National security leaker Edward Snowden, wanted in the United States for espionage, has left Moscow's airport and entered Russia, his lawyer told the Associated Press.
Russian lawyer Anatoly Kucherena said Thursday that Snowden was issued papers that allowed him to leave Sheremetyevo airport, where he had been stranded since June 23. He said Snowden was granted asylum for one year in Russia. The location was not released.
The Obama administration had declined to comment Thursday morning.
"We would like to thank the Russian people and all those others who have helped to protect Mr. Snowden," tweeted WikiLeaks, a website that’s published classified U.S. information and helped Snowden. "We have won the battle -- now the war."
The issue has further complicated U.S.-Russian relations. The White House has hinted President Barack Obama may cancel a previously scheduled trip to Moscow in September.
A recent poll shows most Americans -- 55 percent -- consider Snowden a whistleblower not a traitor,according to a Quinnipiac University poll released today. Thirty-four percent say he's a traitor. The finding is unchanged from a July 10 survey.
"Most American voters think positively of Edward Snowden, but that was before he accepted asylum in Russia," said Peter A. Brown, assistant director of the Quinnipiac University Polling Institute.
A McClatchy-Marist poll last week found that a majority of Americans feel the government has gone too far in monitoring the digital activity of private citizens. Responses were mixed to Edward Snowden, who leaked information about the mass surveillance.
Attorney General Eric Holder told Russia last week that Snowden will not face the death penalty or torture if he is returned to the United States to face espionage charges.
In a letter made public Friday, Holder told Russian Justice Minister Alexander Konovalov that the former contractor's professed fears of facing abuse and possible execution are "entirely without merit."
"The charges he faces do not carry that possibility, and the United States would not seek the death penalty even if Mr. Snowden were charged with additional, death penalty-eligible crimes," Holder wrote. "Second, Mr. Snowden will not be tortured. Torture is unlawful in the United States."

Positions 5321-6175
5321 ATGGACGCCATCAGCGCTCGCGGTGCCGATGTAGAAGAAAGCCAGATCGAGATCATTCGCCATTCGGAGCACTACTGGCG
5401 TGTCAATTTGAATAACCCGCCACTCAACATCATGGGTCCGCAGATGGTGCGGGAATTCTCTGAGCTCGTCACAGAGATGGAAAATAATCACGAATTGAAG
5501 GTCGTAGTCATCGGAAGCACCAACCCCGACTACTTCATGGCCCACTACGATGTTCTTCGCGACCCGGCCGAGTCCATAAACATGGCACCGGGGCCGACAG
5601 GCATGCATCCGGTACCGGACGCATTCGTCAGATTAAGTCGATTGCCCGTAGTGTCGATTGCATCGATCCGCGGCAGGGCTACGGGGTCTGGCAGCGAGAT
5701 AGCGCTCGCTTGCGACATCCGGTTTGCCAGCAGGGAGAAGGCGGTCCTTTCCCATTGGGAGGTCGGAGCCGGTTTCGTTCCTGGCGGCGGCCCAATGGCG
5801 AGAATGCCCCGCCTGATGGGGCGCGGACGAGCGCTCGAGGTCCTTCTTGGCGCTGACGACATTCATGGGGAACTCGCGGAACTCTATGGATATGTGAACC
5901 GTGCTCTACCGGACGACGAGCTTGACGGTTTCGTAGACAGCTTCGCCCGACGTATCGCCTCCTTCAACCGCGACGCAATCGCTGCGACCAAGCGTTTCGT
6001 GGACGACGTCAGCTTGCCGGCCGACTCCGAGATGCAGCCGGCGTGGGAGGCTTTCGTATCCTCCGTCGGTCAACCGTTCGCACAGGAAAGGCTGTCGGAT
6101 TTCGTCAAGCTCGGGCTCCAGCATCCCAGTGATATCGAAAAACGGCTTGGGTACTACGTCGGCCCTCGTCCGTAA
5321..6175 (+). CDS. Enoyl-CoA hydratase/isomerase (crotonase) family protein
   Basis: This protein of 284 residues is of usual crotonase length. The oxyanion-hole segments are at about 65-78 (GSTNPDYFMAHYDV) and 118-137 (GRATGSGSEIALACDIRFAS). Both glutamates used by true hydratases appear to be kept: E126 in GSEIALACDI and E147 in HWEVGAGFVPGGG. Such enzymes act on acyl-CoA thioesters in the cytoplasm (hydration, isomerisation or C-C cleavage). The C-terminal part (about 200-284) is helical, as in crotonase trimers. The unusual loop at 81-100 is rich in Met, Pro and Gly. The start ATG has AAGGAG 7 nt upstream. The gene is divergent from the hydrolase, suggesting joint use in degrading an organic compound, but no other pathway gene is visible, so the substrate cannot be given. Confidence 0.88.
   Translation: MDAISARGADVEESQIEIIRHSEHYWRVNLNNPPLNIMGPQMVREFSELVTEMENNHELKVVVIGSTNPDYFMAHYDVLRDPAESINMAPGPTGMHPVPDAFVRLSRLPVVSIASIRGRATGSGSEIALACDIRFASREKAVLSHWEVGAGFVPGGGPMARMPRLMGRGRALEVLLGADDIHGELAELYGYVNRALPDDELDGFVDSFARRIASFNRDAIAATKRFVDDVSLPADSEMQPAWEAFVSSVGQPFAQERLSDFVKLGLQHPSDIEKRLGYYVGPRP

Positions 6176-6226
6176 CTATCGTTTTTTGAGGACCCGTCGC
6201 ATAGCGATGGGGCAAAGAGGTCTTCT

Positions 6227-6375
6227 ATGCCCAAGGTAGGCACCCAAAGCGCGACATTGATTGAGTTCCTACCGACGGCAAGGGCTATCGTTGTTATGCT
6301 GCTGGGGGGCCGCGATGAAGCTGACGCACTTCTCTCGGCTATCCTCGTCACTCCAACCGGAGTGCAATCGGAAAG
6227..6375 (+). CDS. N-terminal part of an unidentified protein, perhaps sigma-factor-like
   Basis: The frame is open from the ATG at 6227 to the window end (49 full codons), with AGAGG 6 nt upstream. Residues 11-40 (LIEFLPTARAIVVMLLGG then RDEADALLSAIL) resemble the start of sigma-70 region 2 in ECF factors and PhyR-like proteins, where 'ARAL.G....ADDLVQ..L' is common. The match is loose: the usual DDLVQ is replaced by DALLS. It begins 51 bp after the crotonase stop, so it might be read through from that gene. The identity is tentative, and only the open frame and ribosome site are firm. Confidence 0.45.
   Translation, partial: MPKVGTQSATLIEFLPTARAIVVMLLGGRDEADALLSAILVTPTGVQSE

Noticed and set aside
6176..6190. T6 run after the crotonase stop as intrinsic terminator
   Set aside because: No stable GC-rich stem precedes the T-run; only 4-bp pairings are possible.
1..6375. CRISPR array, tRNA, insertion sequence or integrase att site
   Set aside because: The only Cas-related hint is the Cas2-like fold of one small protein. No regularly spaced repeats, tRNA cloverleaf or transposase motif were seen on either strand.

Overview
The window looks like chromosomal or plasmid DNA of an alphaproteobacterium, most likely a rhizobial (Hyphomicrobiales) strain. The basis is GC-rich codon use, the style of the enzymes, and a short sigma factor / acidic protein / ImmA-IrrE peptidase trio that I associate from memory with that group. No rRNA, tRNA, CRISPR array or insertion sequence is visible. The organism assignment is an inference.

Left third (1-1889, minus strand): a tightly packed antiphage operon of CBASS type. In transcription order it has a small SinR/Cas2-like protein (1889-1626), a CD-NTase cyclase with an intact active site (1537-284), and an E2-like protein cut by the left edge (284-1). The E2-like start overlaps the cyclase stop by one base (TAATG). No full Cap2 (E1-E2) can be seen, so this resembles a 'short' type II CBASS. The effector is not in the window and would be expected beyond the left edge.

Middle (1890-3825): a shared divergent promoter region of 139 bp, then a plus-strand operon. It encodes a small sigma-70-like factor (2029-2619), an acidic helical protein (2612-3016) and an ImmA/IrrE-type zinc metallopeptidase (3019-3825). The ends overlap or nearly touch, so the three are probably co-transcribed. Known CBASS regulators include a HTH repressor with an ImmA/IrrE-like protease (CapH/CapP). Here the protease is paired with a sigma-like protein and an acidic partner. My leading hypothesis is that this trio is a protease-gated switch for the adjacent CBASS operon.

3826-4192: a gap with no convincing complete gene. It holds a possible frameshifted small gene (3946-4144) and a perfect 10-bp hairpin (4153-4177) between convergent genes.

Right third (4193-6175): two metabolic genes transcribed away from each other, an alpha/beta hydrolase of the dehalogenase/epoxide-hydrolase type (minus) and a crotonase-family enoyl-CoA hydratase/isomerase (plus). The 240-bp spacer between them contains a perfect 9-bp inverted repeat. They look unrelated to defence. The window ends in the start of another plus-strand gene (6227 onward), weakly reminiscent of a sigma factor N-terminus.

The United States has been trying to convince Russian authorities to send Snowden back to the United States to face criminals charges.
The U.S. and Russia have cooperated on several recent issues, including the Boston Marathon bombing, but they’re at odds on a series of others, from the escalating civil war in Syria to Russia’s recent ban on adoptions of its children by American parents.
U.S. Senator Lindsey Graham (R-South Carolina) made this statement today on the reports that Russia has granted Edward Snowden temporary asylum.
"Americans in Washington should consider this a game changer in our relationship with Russia," said Sen. Lindsey Graham, R-S.C. “Today’s action by the Russian government could not be more provocative and is a sign of Vladimir Putin’s clear lack of respect for President Obama. It is now time for Congress, hopefully in conjunction with the Administration, to make it clear to the Russian government that this provocative step in granting Snowden asylum will be met with a firm response.”
Snowden, 30, a former CIA employee and National Security Administration contractor revealed himself to be the leaker of classified documents about surveillance programs. The U.S. government has charged him with various crimes under the espionage act.
Snowden had tried to seek refuge in several nations, but ended up at the Moscow airport after China allowed him to leave Hong Kong.
U.S. Sen. Robert Menendez (D-NJ), Chairman of the Senate Foreign Relations Committee, released the statement below regarding the recent developments in Russia concerning Edward Snowden:
“Edward Snowden is a fugitive who belongs in a United States courtroom, not a free man deserving of asylum in Russia,” Sen. Robert Menendez, chairman of Senate Foreign Relations Committee. “Regardless of the fact that Russia is granting asylum for one year, this action is a setback to U.S.-Russia relations. Edward Snowden will potentially do great damage to U.S. national security interests and the information he is leaking could aid terrorists and others around the world who want to do real harm to our country. Russia must return Snowden to face trial at home.”